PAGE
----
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Friday, November 30, 2007

Don't Ask. Don't Tell. Doesn't Apply in Key West




During Wednesday night's CNN-YouTube Republican Presidential Debate Retired Brig. Gen. Keith Kerr created quite a ruckus. He prefaced his video question by saying: “I’m a retired brigadier general with 43 years of service. And I’m a graduate of the Special Forces Officer Course, the Commanding General Staff Course and the Army War College. And I’m an openly gay man.” Then said: “I want to know why you think that American men and women in uniform are not professional enough to serve with gays and lesbians.”

The candidates responded and you can read what they said elsewhere. But his question and the fact that he had not disclosed that he was an adviser to the Hilary Clinton Campaign caused a media stir and lots of finger pointing at CNN for not doing its homework in learning about the general's affiliation with the Clinton Campaign.

Yesterday morning the general was on the CNN's "American Morning" program and John Roberts, the newsman, not the Chief Justice, questioned him about his motivation in asking the question. It was when John Roberts asked the general about his experience as a gay man in the military, the general said “because of the generation in which I grew up, one could not reveal their sexuality.”

I knew exactly what he was saying. Men who grew up in the 1950's and 1960's just were not gay, but had secret sex with other men. Many of them married and had families and lived in denial of their sexual orientation. Those that never married were just "bachelors". Have not heard that term in years...

But in June 1969 there were a series of public disturbances that became known as the Stonewall Riots in New York City when gays stood up against police harassment. And that act of defiance made it possible for so many millions of gay people to later acknowledge that they are in fact gay. And happy.

I added the "And happy" for a reason: the perception was that a gay life was actually a life filled with tragedy. That may have been true before Stonewall, because as the general pointed out that in his generation people could not reveal their sexuality. But 38 1/2 years after Stonewall people all over the world are openly gay to some extent or another. Some places are more receptive to gay people like large cosmopolitan cities such as New York, Los Angeles, San Francisco, London, Paris,and Berlin. But gays are in rural areas as well. They are probably just less visible.

Key West is a small town with a cosmopolitan attitude if there ever was one. It is not necessary for a gay man or woman to create any illusion about his or her sexual identity here. If you are a gay man living in Key West you do not have to keep your sexual orientation a secret. The City of Key West has five separate ordinances dealing with non discrimination based on sexual orientation, equality of human rights, discrimination in employment, housing, and AIDs discrimination. So it is okay to be gay in Key West. And beyond Public Policy there is the plain sense of community that we are one family that pervades our little town. I think there are as many straight people with the famous "One Human Family" sticker on their cars or scooters as gays or lesbians.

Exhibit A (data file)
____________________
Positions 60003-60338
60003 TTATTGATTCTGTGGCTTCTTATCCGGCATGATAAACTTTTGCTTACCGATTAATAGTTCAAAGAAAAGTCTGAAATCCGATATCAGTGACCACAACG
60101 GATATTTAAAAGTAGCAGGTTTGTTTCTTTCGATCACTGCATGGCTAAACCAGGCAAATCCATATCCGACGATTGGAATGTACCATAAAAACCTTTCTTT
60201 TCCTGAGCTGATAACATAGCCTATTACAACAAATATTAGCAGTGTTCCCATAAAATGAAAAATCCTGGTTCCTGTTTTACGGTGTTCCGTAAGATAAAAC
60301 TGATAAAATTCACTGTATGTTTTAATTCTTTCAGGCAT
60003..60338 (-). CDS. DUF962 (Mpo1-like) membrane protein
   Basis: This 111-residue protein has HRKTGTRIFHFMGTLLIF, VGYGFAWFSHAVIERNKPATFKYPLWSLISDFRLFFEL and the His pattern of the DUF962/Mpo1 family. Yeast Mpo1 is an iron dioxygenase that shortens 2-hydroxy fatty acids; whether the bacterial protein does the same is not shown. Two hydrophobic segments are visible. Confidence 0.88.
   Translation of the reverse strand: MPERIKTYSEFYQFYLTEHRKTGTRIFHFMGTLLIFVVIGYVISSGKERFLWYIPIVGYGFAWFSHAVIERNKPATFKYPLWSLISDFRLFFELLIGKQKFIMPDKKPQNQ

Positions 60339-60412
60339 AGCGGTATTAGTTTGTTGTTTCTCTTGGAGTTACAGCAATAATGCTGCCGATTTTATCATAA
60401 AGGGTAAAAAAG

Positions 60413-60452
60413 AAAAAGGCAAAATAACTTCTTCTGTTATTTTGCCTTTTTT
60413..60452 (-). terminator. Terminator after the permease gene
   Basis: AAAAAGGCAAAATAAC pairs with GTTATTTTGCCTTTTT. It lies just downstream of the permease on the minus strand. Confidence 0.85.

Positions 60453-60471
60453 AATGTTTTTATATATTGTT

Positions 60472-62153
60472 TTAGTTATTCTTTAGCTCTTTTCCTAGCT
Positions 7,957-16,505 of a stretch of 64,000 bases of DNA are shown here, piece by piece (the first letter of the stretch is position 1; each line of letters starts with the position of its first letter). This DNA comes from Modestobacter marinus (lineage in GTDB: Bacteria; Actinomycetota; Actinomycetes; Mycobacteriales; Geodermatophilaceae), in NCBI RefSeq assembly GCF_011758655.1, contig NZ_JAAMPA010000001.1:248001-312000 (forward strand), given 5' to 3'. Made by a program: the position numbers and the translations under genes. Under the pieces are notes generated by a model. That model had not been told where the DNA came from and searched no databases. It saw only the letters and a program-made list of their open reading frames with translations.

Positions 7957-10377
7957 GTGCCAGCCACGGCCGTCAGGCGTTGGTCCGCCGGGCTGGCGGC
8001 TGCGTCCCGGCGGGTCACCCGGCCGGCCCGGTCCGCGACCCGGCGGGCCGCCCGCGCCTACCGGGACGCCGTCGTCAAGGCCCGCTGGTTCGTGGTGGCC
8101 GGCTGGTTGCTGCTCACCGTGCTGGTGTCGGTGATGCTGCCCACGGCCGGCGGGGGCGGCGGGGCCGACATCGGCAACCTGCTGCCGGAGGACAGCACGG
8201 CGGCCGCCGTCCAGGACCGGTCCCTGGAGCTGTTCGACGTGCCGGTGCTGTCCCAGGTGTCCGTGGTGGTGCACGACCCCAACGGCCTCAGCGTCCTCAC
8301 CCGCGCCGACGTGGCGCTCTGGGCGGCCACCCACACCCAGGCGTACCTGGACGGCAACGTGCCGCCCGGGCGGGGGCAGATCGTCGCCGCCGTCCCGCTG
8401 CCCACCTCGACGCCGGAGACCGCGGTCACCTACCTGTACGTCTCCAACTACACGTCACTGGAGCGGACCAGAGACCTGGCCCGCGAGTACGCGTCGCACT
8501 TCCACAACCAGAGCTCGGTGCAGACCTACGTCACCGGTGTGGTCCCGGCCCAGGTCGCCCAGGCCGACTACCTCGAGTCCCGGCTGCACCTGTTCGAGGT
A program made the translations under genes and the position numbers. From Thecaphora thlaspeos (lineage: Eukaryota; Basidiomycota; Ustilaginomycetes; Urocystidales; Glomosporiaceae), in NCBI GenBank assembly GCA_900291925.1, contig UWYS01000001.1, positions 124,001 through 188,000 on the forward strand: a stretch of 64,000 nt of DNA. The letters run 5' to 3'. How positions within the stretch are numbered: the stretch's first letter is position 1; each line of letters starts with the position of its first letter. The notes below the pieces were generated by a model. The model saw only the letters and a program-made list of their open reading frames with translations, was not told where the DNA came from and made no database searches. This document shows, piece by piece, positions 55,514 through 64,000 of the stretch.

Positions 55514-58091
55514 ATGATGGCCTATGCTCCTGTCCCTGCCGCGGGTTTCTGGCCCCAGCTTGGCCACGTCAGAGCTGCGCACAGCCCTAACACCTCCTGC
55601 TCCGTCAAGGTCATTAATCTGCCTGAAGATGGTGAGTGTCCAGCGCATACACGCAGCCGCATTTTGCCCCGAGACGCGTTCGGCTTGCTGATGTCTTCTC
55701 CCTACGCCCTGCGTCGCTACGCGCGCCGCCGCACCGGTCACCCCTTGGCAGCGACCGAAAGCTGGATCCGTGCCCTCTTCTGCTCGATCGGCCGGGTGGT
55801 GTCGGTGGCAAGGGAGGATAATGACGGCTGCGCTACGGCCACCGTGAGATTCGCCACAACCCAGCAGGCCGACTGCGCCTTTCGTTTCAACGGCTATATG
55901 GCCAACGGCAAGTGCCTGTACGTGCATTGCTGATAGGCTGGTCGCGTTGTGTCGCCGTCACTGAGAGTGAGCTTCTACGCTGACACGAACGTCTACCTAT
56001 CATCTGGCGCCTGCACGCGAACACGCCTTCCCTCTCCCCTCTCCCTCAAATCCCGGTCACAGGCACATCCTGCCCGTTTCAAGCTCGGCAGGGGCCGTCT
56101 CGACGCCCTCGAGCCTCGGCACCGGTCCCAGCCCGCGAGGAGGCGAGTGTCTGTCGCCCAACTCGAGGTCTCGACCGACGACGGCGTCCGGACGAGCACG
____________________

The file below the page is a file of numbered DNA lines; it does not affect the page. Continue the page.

But in Key West it does not matter. To those of you who are looking to move to some place where it is okay to be gay consider Key West as your possible new home. My only regret about moving to Key West is that it took me so long to get here.

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Gary Thomas in a Nutshell

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Key West, Florida, United States
I first read about Key West in a magazine called "After Dark" sometime in the mid 1970's. But it wasn't until March 1984 that I made my first visit to the island that would become my home. I had two weeks for a vacation and reserved a room at Colours Guesthouse (now Marrero's Guest House) for one week. I thought that if I didn't like Key West, I could always go back to Miami or Ft. Lauderdale for the rest of my trip. But after a couple of days in Key West, that was no longer a consideration. But when I wanted to extend my stay for the extra week I found there was no room at the inn. The guesthouse owner did find me a room at LaTeDa, the infamous guesthouse/restaurant. That's a story I'll write another day. But those two weeks in Key West gave me the realization that I had found Paradise. Key West has been my home since 1993 and my only regret is that it took me so long to get here. I am a full time Realtor at Preferred Properties CRI. Let me help you find your new home or business in Paradise. Living in Paradise is not a slogan, it's a way of life.